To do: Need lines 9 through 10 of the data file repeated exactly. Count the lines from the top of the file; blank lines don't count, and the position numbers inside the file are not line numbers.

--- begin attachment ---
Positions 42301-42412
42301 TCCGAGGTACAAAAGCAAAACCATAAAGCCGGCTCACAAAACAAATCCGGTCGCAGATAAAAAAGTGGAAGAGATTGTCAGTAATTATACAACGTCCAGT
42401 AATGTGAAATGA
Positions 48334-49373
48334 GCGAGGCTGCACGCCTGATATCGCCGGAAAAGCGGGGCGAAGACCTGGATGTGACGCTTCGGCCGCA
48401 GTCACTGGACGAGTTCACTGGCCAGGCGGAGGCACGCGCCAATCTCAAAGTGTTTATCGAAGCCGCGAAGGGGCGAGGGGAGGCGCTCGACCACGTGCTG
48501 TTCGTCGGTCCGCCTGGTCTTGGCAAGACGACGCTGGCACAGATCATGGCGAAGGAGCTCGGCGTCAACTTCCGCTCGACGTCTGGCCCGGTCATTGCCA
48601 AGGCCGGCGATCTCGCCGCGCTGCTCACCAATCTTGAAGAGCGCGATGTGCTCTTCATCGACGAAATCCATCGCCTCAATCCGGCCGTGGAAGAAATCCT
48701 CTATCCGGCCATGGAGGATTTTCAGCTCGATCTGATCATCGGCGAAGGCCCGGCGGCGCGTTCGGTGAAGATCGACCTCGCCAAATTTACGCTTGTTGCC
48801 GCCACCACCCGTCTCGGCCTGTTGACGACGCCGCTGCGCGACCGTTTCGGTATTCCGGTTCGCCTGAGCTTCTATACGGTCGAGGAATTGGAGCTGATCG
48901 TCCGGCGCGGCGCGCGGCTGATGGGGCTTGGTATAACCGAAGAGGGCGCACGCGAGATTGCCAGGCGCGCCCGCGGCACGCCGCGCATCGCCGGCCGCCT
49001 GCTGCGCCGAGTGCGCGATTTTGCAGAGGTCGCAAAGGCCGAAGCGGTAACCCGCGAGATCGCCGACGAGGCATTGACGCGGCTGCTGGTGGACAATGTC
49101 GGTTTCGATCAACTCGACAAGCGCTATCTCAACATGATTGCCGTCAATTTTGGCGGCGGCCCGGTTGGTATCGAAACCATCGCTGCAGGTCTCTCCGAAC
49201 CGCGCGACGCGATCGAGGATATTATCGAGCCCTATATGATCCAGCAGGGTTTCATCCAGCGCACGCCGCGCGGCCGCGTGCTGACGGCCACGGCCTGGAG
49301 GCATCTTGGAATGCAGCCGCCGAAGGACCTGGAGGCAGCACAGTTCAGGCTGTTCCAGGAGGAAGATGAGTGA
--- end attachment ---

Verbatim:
48701 CTATCCGGCCATGGAGGATTTTCAGCTCGATCTGATCATCGGCGAAGGCCCGGCGGCGCGTTCGGTGAAGATCGACCTCGCCAAATTTACGCTTGTTGCC
48801 GCCACCACCCGTCTCGGCCTGTTGACGACGCCGCTGCGCGACCGTTTCGGTATTCCGGTTCGCCTGAGCTTCTATACGGTCGAGGAATTGGAGCTGATCG